10th February OLE session gave us a chance to understand more about children in crisis – aka, street children who live without a roof above their heads. In this meaningful workshop, run by World Vision, we played interactive games taking on the role of street kids. The unpredictable, quick and harrowing pace of the games simulated real life surprisingly well.
Even in this modern and prosperous era, it is sad to see that there are still so many less unfortunate individuals who are trying to survive. Some have lost their parents since a very young age; others escaped from abusive families, running away to wander the streets, relying on selling trash to survive.
While there may be uncountable reasons to explain the presence of these forgotten children, their situation is the same, regardless of where they are in the world. Every day, they have to wake up at 5 in the morning, have a bun or even nothing for breakfast, then they walk around the streets to pick up trash that can be sold for a cent or two, often for hours upon end. Not only do they have to face hunger and the unsafe environment, but they have to avoid heartless people who may beat them up or tease them while they are searching for the next thing to sell.
In this workshop, the class of Secondary 5 were split up into several groups. Before the game started, we, pretended to be street children and acted the role that were specified on the tags assigned. When the timer went off, we all dashed to the designated sections filled with trash to find specific amounts of trash (often various types) according to the objectives shown on the screen. If the requirements are met, ‘money’ (in the form of straws) would be given to the first 3 street kids who have completed the tasks. The most intense part was that all students could steal straws from others, which means there is no safe haven for anyone to store their straws – mimicking, unfortunately the reality of life.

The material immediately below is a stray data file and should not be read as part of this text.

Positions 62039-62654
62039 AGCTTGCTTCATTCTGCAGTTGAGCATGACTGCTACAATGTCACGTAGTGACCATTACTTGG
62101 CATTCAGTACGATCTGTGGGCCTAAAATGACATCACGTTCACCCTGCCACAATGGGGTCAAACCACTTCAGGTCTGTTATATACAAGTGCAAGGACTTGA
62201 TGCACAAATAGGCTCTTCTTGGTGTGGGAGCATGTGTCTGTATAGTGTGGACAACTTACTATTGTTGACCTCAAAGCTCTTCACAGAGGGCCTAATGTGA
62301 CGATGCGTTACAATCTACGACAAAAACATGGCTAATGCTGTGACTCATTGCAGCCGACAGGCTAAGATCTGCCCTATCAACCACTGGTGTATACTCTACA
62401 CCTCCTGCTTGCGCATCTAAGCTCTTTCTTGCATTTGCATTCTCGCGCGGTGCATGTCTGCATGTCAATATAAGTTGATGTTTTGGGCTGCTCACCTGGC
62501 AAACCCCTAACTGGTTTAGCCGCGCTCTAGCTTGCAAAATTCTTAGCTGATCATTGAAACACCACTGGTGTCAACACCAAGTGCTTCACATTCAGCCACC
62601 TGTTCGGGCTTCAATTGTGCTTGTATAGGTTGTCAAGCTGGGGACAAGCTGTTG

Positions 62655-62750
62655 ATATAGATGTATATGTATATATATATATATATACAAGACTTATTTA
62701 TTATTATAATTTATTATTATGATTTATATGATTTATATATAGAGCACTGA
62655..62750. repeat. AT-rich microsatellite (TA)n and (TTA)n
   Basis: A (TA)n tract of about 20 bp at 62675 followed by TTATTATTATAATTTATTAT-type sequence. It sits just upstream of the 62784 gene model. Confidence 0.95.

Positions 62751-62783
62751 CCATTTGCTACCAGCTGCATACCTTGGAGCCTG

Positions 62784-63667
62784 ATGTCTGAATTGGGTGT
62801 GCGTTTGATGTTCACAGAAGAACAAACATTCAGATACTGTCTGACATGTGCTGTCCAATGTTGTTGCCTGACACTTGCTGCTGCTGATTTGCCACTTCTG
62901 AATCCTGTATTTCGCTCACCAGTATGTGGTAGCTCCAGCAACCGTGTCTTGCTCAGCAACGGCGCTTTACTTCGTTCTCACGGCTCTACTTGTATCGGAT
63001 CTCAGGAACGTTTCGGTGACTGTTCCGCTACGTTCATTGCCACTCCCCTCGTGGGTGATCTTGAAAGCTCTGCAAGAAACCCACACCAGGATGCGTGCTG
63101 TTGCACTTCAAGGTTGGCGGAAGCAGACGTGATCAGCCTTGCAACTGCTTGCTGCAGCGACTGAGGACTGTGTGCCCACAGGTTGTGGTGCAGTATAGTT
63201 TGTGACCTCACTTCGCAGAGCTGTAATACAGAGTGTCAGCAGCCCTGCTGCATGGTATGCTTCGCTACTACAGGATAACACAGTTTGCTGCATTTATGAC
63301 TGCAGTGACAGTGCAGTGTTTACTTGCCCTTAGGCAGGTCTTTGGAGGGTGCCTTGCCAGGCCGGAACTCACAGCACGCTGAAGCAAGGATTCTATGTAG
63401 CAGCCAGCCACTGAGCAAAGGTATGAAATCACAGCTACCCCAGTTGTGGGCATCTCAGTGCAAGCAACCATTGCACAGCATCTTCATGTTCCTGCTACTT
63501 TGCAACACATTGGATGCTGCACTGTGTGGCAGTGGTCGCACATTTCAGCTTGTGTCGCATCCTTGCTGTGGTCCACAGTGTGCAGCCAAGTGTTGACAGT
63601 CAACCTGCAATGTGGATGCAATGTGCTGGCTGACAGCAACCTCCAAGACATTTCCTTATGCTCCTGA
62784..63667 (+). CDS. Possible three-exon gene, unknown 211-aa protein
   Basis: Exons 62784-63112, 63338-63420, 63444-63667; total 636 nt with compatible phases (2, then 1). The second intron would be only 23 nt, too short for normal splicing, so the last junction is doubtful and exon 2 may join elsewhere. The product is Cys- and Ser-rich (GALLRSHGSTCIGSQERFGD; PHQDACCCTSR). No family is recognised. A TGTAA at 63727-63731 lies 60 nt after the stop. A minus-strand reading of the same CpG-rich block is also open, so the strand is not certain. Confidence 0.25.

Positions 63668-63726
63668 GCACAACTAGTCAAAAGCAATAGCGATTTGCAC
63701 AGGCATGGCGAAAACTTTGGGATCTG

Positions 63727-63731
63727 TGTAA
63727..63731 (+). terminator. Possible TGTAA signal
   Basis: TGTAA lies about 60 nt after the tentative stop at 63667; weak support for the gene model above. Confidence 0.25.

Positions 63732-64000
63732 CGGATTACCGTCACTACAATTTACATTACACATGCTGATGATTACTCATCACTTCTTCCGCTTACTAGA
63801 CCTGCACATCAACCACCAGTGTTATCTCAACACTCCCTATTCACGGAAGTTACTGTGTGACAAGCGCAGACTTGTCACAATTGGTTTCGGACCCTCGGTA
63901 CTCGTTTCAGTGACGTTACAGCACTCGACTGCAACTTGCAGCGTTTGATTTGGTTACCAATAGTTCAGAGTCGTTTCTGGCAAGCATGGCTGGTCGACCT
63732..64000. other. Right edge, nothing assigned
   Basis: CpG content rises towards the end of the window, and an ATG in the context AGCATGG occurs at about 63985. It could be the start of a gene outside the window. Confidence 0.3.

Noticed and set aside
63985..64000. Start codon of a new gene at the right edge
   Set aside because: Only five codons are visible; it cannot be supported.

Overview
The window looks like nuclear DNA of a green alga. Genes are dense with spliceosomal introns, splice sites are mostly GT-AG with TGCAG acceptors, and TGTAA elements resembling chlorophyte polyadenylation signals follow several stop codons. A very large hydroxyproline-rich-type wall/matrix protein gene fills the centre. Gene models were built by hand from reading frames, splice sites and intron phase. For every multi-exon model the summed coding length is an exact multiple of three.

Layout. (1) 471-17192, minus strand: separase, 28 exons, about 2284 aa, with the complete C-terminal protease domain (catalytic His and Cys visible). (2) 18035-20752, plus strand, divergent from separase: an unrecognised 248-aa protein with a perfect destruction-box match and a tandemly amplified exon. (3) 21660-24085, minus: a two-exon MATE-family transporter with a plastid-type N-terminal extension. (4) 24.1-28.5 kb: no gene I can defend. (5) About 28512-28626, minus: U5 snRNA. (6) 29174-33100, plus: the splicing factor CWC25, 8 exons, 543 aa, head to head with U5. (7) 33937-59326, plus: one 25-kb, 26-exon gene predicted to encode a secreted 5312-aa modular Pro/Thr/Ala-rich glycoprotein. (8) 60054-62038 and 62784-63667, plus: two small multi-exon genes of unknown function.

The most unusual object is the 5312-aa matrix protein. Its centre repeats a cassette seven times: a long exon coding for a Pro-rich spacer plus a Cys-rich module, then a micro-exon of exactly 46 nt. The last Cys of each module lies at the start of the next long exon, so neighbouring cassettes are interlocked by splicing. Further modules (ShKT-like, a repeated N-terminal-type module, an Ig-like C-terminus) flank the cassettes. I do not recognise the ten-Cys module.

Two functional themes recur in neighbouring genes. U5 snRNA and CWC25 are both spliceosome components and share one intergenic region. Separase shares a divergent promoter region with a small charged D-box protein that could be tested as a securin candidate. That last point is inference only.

It is apparent that this game is just a simulation of the bigger world out there – a grimy yet competitive environment for street children to scavenge as many resources as possible, with minimal safety and uncountable challenges. My role was a fairly good one as I was one of the more fortunate street kids —- with only one straw stolen by others. Others were more aggressive and would try their best to steal straws from everyone; I went defensive for the entire game. Perhaps I can survive as a street kid in real life, but certainly not a situation I want to be in.
The goal of this game is not just to role play a street kid wandering in the dirty streets but it is more about putting yourselves in the shoes of these unfortunate street kids so we can truly understand their life and know what they have been through. Hopefully, we learn to truly appreciate what we have, make use of what we have been given by God so that we can someday do our part to make this world a better one. It is a time for us to transcend the realm of self-absorption and find that power to improve the lives of many, many street kids. Life is a game of twists and turns – and we are the game changers. Let us strive to make a change so that there will be fewer lost souls left to roam in the streets.